Walter Taylor (archaeologist)
Walter Willard Taylor, Jr. (1913 – 1997) was an American anthropologist and archaeologist most famous for his work at Coahuila in Mexico and his "Conjunctive archaeology", a method of studying of the past combining elements of both the traditional archaeology of the period and the allied field of anthropology. This was exemplified by his work A Study of Archeology.
Taylor was born in Chicago but grew up in Greenwich, Connecticut. Although studying geology, while at Yale University Taylor became interested in anthropology and archaeology. He graduated in 1935, and that summer he began working for the Museum of Northern Arizona in Flagstaff, where he was influenced by the holistic environmental philosophy of Lyndon Hargrave.
After three years in the field, in 1938 he enrolled for a Ph.D. in anthropology at Harvard. When World War II broke out, Taylor enlisted in the U.S. Marines, serving in Europe and being parachuted into enemy territory to assist local resistance groups. He was captured and badly wounded in 1944 and was not released from a German prisoner-of-war camp until the end of the war in Europe. During his imprisonment, he began teaching anthropology to his fellow prisoners. He earned a Purple Heart and Bronze Star and remained as a captain until 1955.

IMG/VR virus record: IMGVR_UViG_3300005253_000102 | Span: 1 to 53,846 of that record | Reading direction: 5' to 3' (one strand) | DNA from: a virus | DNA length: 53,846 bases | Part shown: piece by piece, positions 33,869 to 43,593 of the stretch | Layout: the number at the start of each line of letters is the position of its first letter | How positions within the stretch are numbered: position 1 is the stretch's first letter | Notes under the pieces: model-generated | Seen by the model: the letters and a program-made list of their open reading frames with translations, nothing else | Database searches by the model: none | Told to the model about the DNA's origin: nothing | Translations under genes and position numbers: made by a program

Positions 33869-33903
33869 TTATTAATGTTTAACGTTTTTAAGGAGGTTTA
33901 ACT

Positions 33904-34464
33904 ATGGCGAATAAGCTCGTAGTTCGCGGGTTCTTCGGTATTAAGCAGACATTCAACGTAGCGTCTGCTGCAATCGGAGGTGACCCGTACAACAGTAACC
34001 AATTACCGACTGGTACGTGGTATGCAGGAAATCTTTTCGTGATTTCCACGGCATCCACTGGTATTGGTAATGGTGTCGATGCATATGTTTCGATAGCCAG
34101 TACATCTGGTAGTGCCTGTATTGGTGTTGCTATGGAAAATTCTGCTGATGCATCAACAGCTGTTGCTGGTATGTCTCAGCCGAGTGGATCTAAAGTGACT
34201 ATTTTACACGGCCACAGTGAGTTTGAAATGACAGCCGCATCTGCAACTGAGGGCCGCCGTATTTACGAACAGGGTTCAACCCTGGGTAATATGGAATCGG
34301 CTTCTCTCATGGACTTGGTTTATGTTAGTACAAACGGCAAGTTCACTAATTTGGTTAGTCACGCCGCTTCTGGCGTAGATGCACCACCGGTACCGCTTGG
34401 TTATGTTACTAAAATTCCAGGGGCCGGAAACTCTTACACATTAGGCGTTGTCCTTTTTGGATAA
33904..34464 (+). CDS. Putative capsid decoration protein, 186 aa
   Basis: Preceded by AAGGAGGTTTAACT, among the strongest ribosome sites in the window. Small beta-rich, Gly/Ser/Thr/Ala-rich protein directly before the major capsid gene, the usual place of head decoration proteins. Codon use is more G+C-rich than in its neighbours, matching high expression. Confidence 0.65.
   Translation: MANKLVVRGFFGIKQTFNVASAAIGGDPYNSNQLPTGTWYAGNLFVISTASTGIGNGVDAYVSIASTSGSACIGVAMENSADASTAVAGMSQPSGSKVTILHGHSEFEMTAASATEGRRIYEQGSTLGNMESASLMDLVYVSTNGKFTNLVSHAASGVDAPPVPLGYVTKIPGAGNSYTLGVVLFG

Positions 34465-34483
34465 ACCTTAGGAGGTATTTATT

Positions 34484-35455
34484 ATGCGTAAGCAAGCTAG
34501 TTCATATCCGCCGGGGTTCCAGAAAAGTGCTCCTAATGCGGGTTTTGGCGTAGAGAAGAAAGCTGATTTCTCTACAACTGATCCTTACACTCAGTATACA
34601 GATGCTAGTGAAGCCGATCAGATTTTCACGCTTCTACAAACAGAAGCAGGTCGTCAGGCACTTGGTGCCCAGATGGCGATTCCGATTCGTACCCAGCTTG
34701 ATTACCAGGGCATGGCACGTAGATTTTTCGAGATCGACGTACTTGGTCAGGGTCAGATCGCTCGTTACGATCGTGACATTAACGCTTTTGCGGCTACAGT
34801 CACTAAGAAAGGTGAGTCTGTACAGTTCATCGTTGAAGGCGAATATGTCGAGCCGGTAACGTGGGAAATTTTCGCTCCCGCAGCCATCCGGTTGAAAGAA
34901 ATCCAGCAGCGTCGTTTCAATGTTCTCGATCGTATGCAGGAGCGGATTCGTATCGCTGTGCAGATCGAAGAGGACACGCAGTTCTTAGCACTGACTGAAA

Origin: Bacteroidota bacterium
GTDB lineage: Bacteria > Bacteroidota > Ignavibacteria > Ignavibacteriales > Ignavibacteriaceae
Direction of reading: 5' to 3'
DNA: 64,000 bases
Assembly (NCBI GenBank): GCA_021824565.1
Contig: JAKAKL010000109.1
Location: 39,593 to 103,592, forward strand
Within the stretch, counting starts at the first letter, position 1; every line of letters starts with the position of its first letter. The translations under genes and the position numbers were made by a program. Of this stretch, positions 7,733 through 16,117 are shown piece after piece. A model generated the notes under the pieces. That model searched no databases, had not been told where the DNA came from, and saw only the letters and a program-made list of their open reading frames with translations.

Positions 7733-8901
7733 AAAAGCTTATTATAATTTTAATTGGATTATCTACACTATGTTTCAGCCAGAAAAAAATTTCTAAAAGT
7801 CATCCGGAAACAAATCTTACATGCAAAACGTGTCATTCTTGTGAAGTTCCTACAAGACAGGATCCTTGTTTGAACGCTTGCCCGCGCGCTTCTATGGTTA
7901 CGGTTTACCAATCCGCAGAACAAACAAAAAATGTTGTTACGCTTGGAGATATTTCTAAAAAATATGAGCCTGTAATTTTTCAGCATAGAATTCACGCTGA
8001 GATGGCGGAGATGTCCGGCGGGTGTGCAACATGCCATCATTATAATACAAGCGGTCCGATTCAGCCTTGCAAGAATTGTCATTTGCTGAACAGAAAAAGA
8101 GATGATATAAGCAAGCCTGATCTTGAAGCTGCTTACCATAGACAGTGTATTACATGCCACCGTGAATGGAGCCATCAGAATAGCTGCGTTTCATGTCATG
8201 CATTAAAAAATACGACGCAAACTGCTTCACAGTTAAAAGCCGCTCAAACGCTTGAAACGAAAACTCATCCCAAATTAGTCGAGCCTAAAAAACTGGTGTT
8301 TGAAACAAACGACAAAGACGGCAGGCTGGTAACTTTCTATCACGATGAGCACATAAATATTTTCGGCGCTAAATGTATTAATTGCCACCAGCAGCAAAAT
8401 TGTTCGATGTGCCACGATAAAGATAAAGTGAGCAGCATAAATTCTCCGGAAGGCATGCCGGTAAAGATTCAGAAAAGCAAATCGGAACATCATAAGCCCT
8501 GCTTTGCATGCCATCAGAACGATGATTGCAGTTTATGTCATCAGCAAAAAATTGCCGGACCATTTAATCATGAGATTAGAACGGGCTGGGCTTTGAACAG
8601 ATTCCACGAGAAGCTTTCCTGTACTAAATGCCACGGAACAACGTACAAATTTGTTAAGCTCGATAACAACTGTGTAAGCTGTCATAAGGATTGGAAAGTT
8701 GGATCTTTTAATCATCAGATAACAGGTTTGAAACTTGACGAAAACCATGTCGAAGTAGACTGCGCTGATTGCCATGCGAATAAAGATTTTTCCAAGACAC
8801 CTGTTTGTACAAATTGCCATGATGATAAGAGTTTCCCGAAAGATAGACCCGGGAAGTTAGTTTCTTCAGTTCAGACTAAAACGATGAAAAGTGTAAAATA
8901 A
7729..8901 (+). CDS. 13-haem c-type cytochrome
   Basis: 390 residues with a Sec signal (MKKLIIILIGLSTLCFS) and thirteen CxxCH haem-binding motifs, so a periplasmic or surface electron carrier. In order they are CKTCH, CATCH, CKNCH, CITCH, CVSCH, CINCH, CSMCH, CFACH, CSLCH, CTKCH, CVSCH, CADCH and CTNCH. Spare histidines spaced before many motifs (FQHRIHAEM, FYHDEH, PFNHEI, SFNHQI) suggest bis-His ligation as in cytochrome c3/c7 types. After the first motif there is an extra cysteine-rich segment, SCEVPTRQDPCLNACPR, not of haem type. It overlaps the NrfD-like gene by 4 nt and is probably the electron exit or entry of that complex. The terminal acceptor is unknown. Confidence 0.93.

He also taught from time to time at the University of Texas, the University of Washington, Mexico City College, and Mexico's National School of Anthropology and History. At the same time, he carried out investigations at sites in Arizona, New Mexico, Georgia, Mexico, and Spain, before retiring in 1974.
Taylor saw archaeology as an integrated discipline, combining the study of diet, settlement patterns, tools and other elements to provide a holistic view of the past. This approach, along with his open and specific criticism of leading archaeologists of his day, caused dismay among many archaeologists at the time but is now a standard practice in the discipline. Taylor was one of the first to loudly decry the descriptive, historical approaches in the field. However, Patty Jo Watson said that Taylor's purpose "was not to generate ill will but rather to stimulate examination...of aims, goals and purposes by American archaeologists."
Taylor's work anticipated by many years the efforts of the "New Archaeologists" of the 1960s, and A Study of Archeology remains in print.
- W. W. Taylor, 1948, American Anthropological Association, Memoir 69)
- Patty Jo Watson, 1983, Foreword to the 1983 edition of A Study of Archeology. Center for Archaeological Investigations, Southern Illinois University, Carbondale.
- Society of American Archaeology obituary
- Inventory to the Papers of Walter Taylor, National Anthropological Archives, Smithsonian Institution